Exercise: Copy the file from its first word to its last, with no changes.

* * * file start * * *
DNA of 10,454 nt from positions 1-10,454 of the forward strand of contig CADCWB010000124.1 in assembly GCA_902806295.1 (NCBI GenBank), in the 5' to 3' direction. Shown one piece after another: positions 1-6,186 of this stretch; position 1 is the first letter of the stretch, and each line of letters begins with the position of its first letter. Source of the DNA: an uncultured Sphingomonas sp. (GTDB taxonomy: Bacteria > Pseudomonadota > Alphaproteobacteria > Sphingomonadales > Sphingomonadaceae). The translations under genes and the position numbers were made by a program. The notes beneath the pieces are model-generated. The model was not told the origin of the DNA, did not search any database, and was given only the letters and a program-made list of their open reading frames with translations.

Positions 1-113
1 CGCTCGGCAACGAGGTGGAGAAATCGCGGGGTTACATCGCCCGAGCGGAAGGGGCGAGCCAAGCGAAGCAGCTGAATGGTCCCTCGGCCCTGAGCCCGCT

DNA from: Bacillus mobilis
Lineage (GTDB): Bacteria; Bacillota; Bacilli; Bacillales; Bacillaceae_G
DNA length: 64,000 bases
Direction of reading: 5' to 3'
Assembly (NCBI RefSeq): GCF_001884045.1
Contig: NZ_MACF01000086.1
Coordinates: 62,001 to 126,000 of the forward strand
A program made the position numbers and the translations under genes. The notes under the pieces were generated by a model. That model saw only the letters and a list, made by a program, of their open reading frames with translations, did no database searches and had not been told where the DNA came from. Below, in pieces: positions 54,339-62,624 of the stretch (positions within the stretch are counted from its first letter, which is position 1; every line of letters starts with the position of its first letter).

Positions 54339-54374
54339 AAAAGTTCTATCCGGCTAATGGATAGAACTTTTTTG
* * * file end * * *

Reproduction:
DNA of 10,454 nt from positions 1-10,454 of the forward strand of contig CADCWB010000124.1 in assembly GCA_902806295.1 (NCBI GenBank), in the 5' to 3' direction. Shown one piece after another: positions 1-6,186 of this stretch; position 1 is the first letter of the stretch, and each line of letters begins with the position of its first letter. Source of the DNA: an uncultured Sphingomonas sp. (GTDB taxonomy: Bacteria > Pseudomonadota > Alphaproteobacteria > Sphingomonadales > Sphingomonadaceae). The translations under genes and the position numbers were made by a program. The notes beneath the pieces are model-generated. The model was not told the origin of the DNA, did not search any database, and was given only the letters and a program-made list of their open reading frames with translations.

Positions 1-113
1 CGCTCGGCAACGAGGTGGAGAAATCGCGGGGTTACATCGCCCGAGCGGAAGGGGCGAGCCAAGCGAAGCAGCTGAATGGTCCCTCGGCCCTGAGCCCGCT

DNA from: Bacillus mobilis
Lineage (GTDB): Bacteria; Bacillota; Bacilli; Bacillales; Bacillaceae_G
DNA length: 64,000 bases
Direction of reading: 5' to 3'
Assembly (NCBI RefSeq): GCF_001884045.1
Contig: NZ_MACF01000086.1
Coordinates: 62,001 to 126,000 of the forward strand
A program made the position numbers and the translations under genes. The notes under the pieces were generated by a model. That model saw only the letters and a list, made by a program, of their open reading frames with translations, did no database searches and had not been told where the DNA came from. Below, in pieces: positions 54,339-62,624 of the stretch (positions within the stretch are counted from its first letter, which is position 1; every line of letters starts with the position of its first letter).

Positions 54339-54374
54339 AAAAGTTCTATCCGGCTAATGGATAGAACTTTTTTG